Baldur's Gate 3 is rife with these traditional dice rolls acting as the determining factor between success and failure, be it in dialogue choices, combat actions, or just looking around the world. Initially, I was apprehensive of allowing RNG to be guiding the hand of fate, but in many ways think it works. In so many RPGs of this ilk, extra dialogue options are just locked behind stats. But here, rather than just being greyed-out until enough stat points are allocated into the necessary stat pool, you can gamble on a dice roll instead. If you roll higher than the target number, then you're treated to an option you might not have had otherwise. While class and stat allocation can still shift the odds of meeting a successful roll threshold, your choices are not purely bound to these decisions. This game fully embraces its D&D heritage, for better or worse.
Amidst the chaotic battle between the dragons and mind flayers, other prisoners aboard had the same escapee-ambitions as me. One of them was Lae'zel, a spunky githyanki warrior who's often short on patience. "We carry mind flayer parasites," Lae'zel shouted. "Unless we escape, our bodies and minds will be tainted and twisted." Far be from me to question a potential ally, so we partied up and immediately got into a brawl with some gangly imps.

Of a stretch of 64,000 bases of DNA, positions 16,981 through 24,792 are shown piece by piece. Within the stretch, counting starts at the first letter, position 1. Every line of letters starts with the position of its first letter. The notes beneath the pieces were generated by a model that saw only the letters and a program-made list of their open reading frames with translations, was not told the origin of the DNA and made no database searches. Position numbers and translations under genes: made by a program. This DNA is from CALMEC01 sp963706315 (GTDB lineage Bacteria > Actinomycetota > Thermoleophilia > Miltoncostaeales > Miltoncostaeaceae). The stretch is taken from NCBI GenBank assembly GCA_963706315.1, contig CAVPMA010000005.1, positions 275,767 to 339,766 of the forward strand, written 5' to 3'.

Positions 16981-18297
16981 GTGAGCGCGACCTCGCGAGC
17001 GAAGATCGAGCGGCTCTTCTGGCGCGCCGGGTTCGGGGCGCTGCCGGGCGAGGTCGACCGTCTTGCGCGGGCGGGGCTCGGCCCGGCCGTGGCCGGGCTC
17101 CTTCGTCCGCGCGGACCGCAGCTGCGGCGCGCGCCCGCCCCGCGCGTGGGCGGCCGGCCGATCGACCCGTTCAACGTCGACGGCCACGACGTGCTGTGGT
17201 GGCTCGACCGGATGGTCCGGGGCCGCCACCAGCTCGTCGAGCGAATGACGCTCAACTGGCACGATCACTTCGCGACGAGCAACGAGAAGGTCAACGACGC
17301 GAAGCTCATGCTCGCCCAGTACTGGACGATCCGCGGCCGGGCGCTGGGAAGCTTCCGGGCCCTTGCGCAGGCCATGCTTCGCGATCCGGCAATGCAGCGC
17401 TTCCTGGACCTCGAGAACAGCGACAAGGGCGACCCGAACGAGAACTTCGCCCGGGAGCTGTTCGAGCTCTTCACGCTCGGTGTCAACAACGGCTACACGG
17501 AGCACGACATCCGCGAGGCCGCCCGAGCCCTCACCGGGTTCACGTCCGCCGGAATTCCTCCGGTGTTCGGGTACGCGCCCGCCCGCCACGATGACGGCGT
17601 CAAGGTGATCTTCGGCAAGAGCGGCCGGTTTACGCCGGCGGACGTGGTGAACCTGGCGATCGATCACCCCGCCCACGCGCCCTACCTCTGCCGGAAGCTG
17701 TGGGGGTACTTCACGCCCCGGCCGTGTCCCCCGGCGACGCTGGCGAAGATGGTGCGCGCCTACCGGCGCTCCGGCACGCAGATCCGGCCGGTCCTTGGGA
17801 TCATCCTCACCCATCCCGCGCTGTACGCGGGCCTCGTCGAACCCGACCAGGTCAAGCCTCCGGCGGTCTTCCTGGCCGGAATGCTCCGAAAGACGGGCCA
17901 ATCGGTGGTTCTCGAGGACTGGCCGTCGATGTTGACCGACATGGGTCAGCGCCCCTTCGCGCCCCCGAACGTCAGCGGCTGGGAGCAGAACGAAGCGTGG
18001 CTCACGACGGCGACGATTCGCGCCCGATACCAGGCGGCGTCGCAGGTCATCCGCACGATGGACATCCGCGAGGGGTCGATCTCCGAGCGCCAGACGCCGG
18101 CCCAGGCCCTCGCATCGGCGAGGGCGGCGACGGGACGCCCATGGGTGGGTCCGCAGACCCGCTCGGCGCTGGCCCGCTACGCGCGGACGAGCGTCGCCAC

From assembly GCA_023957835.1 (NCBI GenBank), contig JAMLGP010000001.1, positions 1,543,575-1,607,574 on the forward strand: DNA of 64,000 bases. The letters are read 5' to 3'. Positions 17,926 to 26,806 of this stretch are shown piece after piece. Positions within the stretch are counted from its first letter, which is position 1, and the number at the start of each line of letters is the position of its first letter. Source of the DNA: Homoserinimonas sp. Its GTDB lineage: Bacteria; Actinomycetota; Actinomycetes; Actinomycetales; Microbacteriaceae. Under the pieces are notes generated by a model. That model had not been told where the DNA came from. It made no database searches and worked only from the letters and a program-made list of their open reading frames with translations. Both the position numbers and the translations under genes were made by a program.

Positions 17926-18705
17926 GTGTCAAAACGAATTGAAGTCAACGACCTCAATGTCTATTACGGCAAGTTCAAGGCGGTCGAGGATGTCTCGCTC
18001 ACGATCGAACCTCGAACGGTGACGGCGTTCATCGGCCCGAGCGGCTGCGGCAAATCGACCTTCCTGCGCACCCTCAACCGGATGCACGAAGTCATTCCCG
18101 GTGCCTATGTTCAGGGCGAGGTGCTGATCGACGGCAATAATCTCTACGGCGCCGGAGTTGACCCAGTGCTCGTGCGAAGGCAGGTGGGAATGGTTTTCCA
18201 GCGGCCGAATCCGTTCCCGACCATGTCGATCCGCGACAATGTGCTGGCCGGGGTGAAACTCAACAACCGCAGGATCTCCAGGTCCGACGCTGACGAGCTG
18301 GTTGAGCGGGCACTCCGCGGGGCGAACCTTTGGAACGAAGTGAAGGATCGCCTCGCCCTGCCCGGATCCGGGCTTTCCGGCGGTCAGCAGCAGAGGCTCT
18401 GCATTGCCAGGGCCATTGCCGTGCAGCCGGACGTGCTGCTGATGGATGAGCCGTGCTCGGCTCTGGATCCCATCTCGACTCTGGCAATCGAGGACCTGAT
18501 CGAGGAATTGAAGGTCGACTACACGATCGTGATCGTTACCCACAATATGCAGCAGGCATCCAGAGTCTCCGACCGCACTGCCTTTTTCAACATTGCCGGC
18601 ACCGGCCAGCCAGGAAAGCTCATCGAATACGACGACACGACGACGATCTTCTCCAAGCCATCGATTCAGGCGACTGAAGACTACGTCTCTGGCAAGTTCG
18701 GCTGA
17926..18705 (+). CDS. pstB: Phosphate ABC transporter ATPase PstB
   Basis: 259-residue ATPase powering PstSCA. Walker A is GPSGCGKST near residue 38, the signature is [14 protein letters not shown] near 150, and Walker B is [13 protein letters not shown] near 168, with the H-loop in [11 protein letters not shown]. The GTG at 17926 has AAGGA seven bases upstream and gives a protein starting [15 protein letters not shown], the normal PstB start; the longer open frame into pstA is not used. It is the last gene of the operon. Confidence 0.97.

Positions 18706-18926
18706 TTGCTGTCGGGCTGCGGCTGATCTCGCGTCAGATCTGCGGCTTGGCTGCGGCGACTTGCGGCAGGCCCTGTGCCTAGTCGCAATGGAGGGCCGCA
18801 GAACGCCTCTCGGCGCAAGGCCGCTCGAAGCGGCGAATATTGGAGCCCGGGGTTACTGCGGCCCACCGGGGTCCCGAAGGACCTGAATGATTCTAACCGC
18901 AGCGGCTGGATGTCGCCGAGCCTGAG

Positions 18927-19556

It was here where some blemishes of early access came into view as well. While the dialogue and voice acting even just in this brief chat were phenomenal, the texture pop-in was quite distracting. Conversations play-out in a shot-reverse-shot manner in this game, sometimes yielding unintentional hilarity. When the camera swapped to Lae'zel's profile, she had almost no texture on her face. It was like staring into the creepy, gaping maw of a mannequin. I imagine an issue like this won't plague the final release, but it's a surefire way to taint the otherwise brilliant mood.
If you've played Divinity: Original Sin 2, Larian's previous RPG, then you'll be right at home with combat in Baldur's Gate 3. Every fight begins with a bird's-eye view of the battlefield, with each combatant's turns intrinsically tied to how full their ability meter is. The big difference from the Divinity games is a character's movement depletes the meter, while combat skills and actions get independent uses - they're no longer tied to the meter. Combat feels a bit free-flowing in this game while retaining all the tactful decision making from Divinity.